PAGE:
By that I mean let the girls be who they really are instead of getting them all glammed up and walking around like human dolls. Parents dressing four year old girls in adult style clothes and makeup with big hair and tanning spray are plotting a Barbie kind of future for their girls. (Freymark) Research shows that reinforcing emphasis on looks and attractiveness leads to negative body image, disordered eating, depression, anxiety and low self-esteem. (Freymark) For me I don’t even understand why you would want to continue in pageants if you were to know how much damage it could do to yourself. It is extremely sad so the little girls get judged by their appearance without the judges giving a hoot about their actual personality.
Since the beginning of time, women have not lived up to set expectations. Society has long been obsessed with the idea of the perfect woman. This slightly varies in different cultures, but in America, they have been known to be housewives and mothers who must constantly look pretty. In Marge Piercy’s “Barbie Doll,” she uses bold diction and symbolism to shows society’s views on women. Anne Sexton uses metaphoric imagery, for the same reason, in her poem “Her Kind.” In Marge Piercy’s “Barbie Doll,” females are pressured into their pre-assigned gender roles starting at a young age with their dolls.
Soon after, Barbie was advertised strictly just for children through mass media. Although the Barbie doll is supposed to symbolize the various job opportunities for females, she has become the idea of what the country now sees as the “perfect woman” and is criticized around the world for her negative effects on girls’ self-esteem and eating habits. The average girl in America is raised up surrounded with images of Barbie’s body image. An overwhelming 99% of girls between the ages of three to twelve own at least one Barbie doll. Constantly surrounded by Barbie’s perfect body image can take a toll on one’s self-esteem and body perception.
Imagine being a 5 year old girl playing with baby dolls and brushing your Barbie doll’s hair and feeling fat. A 5 year old feeling fat sounds crazy, right? Well with the influence Barbie has had for years is causing girls younger and younger to feel that their body is not “perfect”. Eating disorders, unrealistic expectations, and self-confidence are all at jeopardy once a young girl is rewarded with her first Barbie doll. It would be logical to ban Barbie.
In Marge Piercy’s, “Barbie Doll,” we see the effect that society has on the expectations of women. A woman, like the girl described in ‘Barbie Doll’, should be perfect. She should know how to cook and clean, but most importantly be attractive according to the impossible stereotypes of womanly beauty. Many women in today’s society are compared to the unrealistic life and form of the doll. The doll, throughout many years, has transformed itself from a popular toy to a role model for actual women.
Most of these children are too young to even understand what is going on. From the day these kids can crawl they are welcomed onto the stage of any pageant to compete for the grand prize. During childhood the foucus should be on learning and playing instead of being viewed as a Barbie doll. Paisley Dickey, age three, participated in a "Toddlers and Tiara's "pageant where her mother dressed her as a prostitute portraying Julia Roberts in the film "P... ... middle of paper ... ...t matter if you can't breathe. It matters if it looks good", says the mother of a beauty pagent child.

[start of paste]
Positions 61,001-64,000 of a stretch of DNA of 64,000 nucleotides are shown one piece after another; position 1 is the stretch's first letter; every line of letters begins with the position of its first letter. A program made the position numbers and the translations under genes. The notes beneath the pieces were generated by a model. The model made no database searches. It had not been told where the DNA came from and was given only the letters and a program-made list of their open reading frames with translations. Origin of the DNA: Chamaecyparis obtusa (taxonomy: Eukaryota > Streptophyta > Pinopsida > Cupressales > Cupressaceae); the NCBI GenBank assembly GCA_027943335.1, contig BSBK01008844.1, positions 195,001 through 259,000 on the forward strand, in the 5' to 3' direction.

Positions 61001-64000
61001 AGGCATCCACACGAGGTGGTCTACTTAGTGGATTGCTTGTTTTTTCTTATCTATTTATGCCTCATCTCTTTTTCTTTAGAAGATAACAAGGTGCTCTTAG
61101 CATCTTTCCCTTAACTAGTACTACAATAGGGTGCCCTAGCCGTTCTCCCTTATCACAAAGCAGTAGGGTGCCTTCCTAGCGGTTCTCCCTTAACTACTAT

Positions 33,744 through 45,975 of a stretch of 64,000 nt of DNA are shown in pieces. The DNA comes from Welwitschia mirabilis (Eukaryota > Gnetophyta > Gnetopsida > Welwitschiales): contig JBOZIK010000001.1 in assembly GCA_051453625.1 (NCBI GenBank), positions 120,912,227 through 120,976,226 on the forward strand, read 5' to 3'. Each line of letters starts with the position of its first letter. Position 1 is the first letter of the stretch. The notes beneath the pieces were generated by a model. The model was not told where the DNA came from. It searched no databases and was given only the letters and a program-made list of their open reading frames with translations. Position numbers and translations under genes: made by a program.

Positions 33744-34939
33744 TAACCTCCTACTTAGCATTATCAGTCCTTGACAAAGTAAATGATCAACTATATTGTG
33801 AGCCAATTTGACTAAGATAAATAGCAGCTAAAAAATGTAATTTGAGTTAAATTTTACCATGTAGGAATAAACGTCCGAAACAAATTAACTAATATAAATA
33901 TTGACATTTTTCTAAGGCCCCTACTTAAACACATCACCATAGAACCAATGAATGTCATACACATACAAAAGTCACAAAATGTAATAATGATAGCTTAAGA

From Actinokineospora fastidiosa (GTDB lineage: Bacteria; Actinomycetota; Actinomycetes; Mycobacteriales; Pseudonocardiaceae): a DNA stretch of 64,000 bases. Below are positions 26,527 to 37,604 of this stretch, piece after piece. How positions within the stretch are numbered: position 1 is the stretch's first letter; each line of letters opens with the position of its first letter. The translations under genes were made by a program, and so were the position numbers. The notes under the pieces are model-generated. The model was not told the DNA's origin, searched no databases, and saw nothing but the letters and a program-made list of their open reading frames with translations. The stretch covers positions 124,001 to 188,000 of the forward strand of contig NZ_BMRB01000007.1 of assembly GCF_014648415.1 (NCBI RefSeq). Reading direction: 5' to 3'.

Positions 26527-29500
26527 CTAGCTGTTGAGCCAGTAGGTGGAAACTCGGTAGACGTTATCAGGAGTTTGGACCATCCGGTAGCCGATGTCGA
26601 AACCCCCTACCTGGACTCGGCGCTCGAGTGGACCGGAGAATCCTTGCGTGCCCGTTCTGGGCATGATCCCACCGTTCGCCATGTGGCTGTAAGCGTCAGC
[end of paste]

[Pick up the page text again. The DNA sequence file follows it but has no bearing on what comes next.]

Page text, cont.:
Children female beauty pageants such as the televised show “Toddlers and Tiaras,” have a bad influence on young girls. The show more or over is a reality show of young girls in between the ages of as young as 3 months and older. Truly, this is poisoning their brains. Not only are they poisoning the young childs brains, but teaching them that face and body image is everything. It does not help the young girls self-esteem; it is damaging them morally in the real sense that they are real people that are being taught looks are important.
Barbie, with her unrealistic body type: busty, thin waist, thin thighs, long legs, blonde and blue eyed, is reflective of our cultures idea of being feminine. Yet most women will never achieve, no matter how hard they try, to become a living Barbie. By using similes, symbols and a fairytale like tone Piercy creates a masterpiece starring a suicidal girl rather than Barbie, the “perfect women”, the young girl is compared to throughout the poem. The speaker sets the tone for the entire poem by starting the first stanza with a happy beginning, in fairy-tale like fashion. Just as Barbie’s life is filled with exciting material things, as depicted in the books and movies starring Barbie, the young g... ... middle of paper ... ...this can be viewed as a happy ending is because the young woman no longer has to try to conform to society.
When they do not do their “best”, they can suffer from depression or feeling of worthlessness. It is said that these pageants help build these confidence but it is clearly that is hinders more than helps, most of these “competitions” have girls questioning their self-worth or always second guessing their abilities. Girls are taught that appearance is the only thing that matters and they are always being judged. Child beauty pageants are more hurtful then helpful for girls, even in their adult years.
Being one of the most controversial dolls in history, Barbie has broken barriers for women all over the world. Many parents don’t understand the benefits that Barbie provides for young girls. They only look to the negative side of her. Confidence is one of the biggest pros for Barbie. Young girls want to express themselves through fashion and makeup and Barbie is the biggest idol for that specific thing.